6. Ah, in truth there was no common thread between the double episodes because they were never envisioned as a two-parter. They were written and produced as individual episodes, intended to air on different nights – only the network elected to air them back to back.


  7. I’m the opposite. I love the fact that we got to watch two episodes rather than one long movie that could potentially have moments where it ‘drags.’ To me it was more content, double the dose of Dark Matter. Don’t change the formula when it’s working so well!

    I believe that Four/Ryo’s reason for killing his brother lies in what he discovered during the episode where they blinked to an alternate reality. When he interrogated alternate Portia and Boone they revealed that he eventually killed his brother because he was leading a rebellion for ‘more democracy.’ He likely killed his brother because he had this knowledge and had enough of the back-stabbings in his court…. It certainly was overly brutal and calculating, but that’s why he stated that he’s no longer Four.

  8. author staff

    Two great points, Tracey. This show certainly has a robust and effective formula, and why change that. I forgot about that piece of knowledge from the alternate reality, very well remembered – it could definitely have been on his mind when deciding to take that action. Thanks for commenting.

  9. I think Four could have been brutal right up to killing his step brother, and I could have forgiven it. That really soured me as for the direction it now seems the show will take. I got an uneasy suspicious feeling when they he had the talk with six. End of every season this pitting the crew against one of their one now? Even with his memories, Four’s rage the night his father was killed was for the sake of his brother and they had absolute trust in each other, so its still out of character.

    The rest of the brutality fit.

    He killed his old mentor even without his memories but at that time it was blamed on cold logic and him not having his memories. Everyone else who died in the palace was a legitimate, personal, evil threat. But his brother was his staunch ally, bending over backwards, siding against his mother, abdicating his throne in a second.

    There was no potential 2 kings, no cold logic, just nonsense. They almost lost me peacing out One especially since it seemed like corporation murder conspiracy was the interesting way for the plot to go and for them to come together and easily weave into the galactic war. I was looking forward to One having a legit target for his vendetta, growing some mean, and the rest of the crew getting behind him. Then the just veered and abandoned what they had put so much time into and followed it up with a fairly hallow hunt down of his whiney not-at-all-bad-ass-as-it-turns-out murderer, Corso making that whole plot line pretty pointless also. I finally accepted he wasn’t coming back and still stuck with the show. Then they added and subtracted the doctor in an equally unfinished drifting off sort of way, kept Nix, and now Four is the bad guy.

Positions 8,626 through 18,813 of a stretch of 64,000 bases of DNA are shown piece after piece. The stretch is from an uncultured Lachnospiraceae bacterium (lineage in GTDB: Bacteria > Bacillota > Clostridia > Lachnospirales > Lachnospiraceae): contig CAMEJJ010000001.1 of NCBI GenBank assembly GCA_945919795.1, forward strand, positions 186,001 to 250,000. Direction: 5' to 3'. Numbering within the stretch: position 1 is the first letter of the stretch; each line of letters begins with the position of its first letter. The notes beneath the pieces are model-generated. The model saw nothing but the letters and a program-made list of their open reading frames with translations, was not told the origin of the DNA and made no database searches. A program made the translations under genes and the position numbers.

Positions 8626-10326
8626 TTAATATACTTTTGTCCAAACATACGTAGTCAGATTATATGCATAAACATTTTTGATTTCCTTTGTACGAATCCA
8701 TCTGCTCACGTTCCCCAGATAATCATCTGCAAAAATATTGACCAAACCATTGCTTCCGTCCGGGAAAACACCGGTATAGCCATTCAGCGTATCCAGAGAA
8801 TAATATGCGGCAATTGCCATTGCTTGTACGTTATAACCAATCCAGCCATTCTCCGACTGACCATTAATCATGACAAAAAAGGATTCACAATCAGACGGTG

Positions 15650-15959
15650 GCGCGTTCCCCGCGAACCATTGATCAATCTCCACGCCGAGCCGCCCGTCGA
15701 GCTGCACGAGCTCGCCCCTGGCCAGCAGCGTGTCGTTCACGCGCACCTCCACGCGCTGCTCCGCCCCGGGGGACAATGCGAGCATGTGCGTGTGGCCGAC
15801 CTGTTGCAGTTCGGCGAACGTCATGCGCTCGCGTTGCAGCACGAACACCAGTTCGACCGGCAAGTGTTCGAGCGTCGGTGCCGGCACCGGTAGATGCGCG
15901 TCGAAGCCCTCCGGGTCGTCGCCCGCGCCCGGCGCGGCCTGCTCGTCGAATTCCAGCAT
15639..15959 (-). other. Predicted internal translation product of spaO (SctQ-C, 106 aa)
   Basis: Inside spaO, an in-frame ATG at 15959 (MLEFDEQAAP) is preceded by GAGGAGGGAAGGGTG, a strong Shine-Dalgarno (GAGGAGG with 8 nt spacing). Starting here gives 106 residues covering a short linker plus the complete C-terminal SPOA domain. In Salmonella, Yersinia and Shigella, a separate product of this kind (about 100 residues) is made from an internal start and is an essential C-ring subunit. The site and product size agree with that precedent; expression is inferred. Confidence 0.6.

I got into this show because I liked the characters not because I wanted a revolving cast. Let alone plot lines that get abandoned only to have other universe nonsense and trust box dream time with the Android episodes. Who’s in charge? If feels like a choose your own adventure or one of those games where somebody starts a sentence and then randomly passes it to the next person in the circle to create a story. Four’s plot line won’t be any more interesting than One’s or Corso’s. I’ll watch the last episode this season, but I don’t see anyway for to make me want to come back for a third season.

    My shows always get cancelled. At least this time I won’t care.

  10. These shows were not intentionally made to be shown back to back. They were stand alone episodes that the network choose to run together. I have no idea why the network did this other than to hurriedly finish the season as Z Nation on SyFy has a 2-hr premiere of Season 3 this Friday leading into the finale of Dark Matter. Next week Z Nation will lead into SyFy’s new Van Helsing that will be taking the 10:00 p.m. time slot. Imagine what Dark Matter could do if they were given an 18 or 22 episode season!

    I watch a lot of shows on Netflix so having these two episodes air back to back didn’t distract me at all. I viewed them as individual pieces with “Wish I’d Spaced You” being the “calm” before the storm of “Sometimes In Life”, though what happened with Three and Five was anything but calm. I don’t think you’ll be disappointed in the season finale “But First We Save The Galaxy”, it looks to be amazing!